A new research study has found that approximately one-third of all individuals with a normal body mass index (BMI) had cardio-metabolic risk factors for heart disease, especially those of South Asian and Hispanic descent. Based on these findings, the research team, from Emory University, the University of California at San Francisco and Northwestern University, recommends cardiometabolic (heart disease or diabetes risk) screenings in members of race/ethnic minority populations, even prior to the onset of overweight or obesity.
Researchers studied 2,622 white Americans, 1,893 African Americans, 1,496 Hispanic Americans, 803 Chinese Americans, and 803 South Asian Americans aged 44 to 84 years to determine how many people with a normal body weight had risk factors for heart disease or diabetes (also known as cardiometabolic risk factors), and if those rates differed among racial/ethnic groups.
“The key message for clinicians is that using overweight and obesity as the main criteria to screen for high blood pressure, high glucose, high triglycerides, or low HDL cholesterol will likely miss a substantial number of people who have high cardiometabolic risk but are of normal weight,” says first author Unjali Gujral, PhD, from the Emory Global Diabetes Research Center at Rollins School of Public Health. “Therefore, while the United States Preventive Services Task Force recommends screening at younger ages in racial/ethnic minority groups, testing for cardiometabolic abnormalities in normal-weight and underweight members of these groups may also be an important consideration.”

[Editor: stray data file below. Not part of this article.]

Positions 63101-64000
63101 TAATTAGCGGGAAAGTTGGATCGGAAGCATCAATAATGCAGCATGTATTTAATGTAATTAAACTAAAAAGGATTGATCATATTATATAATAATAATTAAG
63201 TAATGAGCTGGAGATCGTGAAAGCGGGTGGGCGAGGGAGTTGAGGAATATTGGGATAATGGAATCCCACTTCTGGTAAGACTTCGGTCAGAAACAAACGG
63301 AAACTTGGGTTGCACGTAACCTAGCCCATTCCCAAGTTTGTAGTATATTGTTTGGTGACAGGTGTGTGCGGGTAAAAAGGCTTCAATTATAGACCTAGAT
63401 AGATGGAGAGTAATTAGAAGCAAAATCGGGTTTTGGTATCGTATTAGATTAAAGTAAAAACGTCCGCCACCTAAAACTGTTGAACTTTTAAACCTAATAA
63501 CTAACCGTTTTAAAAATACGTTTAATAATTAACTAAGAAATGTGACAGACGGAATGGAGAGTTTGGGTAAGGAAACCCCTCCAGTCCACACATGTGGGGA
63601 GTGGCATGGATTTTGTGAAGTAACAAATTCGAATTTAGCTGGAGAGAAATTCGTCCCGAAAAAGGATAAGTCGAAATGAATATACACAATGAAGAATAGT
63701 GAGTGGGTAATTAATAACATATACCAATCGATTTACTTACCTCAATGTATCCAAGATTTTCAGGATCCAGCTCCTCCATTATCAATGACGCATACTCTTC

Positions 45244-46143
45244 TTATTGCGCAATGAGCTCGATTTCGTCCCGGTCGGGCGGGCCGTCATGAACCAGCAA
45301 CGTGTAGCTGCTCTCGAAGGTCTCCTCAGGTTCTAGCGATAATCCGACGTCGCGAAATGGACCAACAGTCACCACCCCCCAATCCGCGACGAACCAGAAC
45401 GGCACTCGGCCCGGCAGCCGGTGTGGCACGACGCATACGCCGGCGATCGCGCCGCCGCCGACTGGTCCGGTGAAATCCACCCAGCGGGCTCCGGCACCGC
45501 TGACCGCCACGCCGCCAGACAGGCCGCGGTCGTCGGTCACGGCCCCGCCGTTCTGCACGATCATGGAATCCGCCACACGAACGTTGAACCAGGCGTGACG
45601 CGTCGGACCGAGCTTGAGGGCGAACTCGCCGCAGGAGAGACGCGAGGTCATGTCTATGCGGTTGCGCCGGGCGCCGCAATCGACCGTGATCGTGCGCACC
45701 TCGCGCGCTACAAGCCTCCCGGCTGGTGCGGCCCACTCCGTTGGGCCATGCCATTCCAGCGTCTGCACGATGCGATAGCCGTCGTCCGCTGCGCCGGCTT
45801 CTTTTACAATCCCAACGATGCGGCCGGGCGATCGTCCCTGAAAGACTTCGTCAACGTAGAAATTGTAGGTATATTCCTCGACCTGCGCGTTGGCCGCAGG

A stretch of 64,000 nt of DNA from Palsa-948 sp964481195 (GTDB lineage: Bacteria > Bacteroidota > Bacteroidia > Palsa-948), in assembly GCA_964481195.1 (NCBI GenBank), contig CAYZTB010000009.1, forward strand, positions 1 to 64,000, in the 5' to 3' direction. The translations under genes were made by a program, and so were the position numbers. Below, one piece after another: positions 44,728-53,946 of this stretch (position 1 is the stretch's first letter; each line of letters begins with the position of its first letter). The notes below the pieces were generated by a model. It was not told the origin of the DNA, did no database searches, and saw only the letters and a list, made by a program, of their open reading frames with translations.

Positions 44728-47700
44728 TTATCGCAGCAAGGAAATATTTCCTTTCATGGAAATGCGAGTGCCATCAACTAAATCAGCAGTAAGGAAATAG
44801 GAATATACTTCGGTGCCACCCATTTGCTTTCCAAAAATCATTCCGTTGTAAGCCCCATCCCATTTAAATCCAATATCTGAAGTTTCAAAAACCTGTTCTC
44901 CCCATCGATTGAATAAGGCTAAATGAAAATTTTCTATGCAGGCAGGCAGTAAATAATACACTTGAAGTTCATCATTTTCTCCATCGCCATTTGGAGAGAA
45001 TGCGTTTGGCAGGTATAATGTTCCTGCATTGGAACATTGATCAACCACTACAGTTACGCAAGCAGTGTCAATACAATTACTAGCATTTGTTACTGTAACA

Complete findings are published in the April 3rd edition of the Annals of Internal Medicine.